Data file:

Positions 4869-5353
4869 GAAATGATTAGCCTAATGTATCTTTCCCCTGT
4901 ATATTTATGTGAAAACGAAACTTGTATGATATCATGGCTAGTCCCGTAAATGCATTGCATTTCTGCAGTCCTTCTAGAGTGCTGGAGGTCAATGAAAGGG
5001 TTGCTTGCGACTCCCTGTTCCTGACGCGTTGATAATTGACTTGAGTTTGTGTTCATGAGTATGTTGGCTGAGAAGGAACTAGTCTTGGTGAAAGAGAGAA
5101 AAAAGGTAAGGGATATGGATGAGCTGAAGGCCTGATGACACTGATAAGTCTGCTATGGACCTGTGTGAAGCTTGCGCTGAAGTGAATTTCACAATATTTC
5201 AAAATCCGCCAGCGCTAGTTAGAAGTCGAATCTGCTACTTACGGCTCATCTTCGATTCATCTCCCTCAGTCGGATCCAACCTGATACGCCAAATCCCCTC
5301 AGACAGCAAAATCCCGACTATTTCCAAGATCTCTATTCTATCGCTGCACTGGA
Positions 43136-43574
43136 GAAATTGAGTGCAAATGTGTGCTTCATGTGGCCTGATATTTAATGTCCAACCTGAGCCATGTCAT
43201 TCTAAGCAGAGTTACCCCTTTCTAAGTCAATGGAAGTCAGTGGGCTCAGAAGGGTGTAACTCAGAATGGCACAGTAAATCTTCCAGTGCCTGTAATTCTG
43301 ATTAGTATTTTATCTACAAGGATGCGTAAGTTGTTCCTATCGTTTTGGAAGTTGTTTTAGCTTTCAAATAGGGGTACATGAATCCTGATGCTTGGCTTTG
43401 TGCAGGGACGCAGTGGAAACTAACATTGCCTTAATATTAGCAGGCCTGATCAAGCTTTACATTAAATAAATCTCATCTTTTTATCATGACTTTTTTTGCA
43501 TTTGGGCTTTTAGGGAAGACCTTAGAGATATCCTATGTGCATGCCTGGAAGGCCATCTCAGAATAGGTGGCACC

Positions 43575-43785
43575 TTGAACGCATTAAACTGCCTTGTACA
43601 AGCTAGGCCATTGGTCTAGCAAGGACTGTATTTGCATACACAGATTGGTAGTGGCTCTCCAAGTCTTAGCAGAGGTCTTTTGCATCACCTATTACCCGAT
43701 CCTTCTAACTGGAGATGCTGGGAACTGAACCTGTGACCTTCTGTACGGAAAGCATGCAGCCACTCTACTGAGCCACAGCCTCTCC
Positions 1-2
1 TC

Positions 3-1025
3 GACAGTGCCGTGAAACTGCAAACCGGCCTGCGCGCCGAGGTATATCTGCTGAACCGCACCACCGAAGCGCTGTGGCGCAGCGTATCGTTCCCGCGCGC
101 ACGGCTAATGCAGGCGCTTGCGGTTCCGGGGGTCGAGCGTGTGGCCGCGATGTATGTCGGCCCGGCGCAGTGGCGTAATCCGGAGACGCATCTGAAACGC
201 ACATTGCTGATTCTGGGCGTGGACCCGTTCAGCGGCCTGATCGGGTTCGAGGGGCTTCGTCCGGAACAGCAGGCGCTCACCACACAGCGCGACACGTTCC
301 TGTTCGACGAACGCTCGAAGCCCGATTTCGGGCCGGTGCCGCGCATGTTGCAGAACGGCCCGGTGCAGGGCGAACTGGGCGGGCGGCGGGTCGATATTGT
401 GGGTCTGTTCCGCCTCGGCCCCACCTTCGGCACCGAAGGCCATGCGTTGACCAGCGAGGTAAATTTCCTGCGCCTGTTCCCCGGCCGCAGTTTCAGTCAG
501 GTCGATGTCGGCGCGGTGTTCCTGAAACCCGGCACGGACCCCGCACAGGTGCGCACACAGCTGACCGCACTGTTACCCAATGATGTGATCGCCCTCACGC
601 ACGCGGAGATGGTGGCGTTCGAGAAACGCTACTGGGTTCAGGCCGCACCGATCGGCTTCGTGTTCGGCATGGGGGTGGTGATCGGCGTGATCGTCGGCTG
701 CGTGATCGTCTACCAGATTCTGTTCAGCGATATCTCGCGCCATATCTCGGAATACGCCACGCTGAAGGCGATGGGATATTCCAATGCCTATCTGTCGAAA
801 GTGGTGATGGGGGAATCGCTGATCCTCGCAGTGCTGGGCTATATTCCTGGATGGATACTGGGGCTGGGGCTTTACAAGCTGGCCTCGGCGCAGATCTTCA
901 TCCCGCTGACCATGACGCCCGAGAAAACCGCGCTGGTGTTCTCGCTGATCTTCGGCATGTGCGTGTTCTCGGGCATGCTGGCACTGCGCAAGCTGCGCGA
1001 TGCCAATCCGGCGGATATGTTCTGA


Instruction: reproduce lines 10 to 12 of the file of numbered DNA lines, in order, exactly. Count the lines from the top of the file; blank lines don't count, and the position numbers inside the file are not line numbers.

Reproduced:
43201 TCTAAGCAGAGTTACCCCTTTCTAAGTCAATGGAAGTCAGTGGGCTCAGAAGGGTGTAACTCAGAATGGCACAGTAAATCTTCCAGTGCCTGTAATTCTG
43301 ATTAGTATTTTATCTACAAGGATGCGTAAGTTGTTCCTATCGTTTTGGAAGTTGTTTTAGCTTTCAAATAGGGGTACATGAATCCTGATGCTTGGCTTTG
43401 TGCAGGGACGCAGTGGAAACTAACATTGCCTTAATATTAGCAGGCCTGATCAAGCTTTACATTAAATAAATCTCATCTTTTTATCATGACTTTTTTTGCA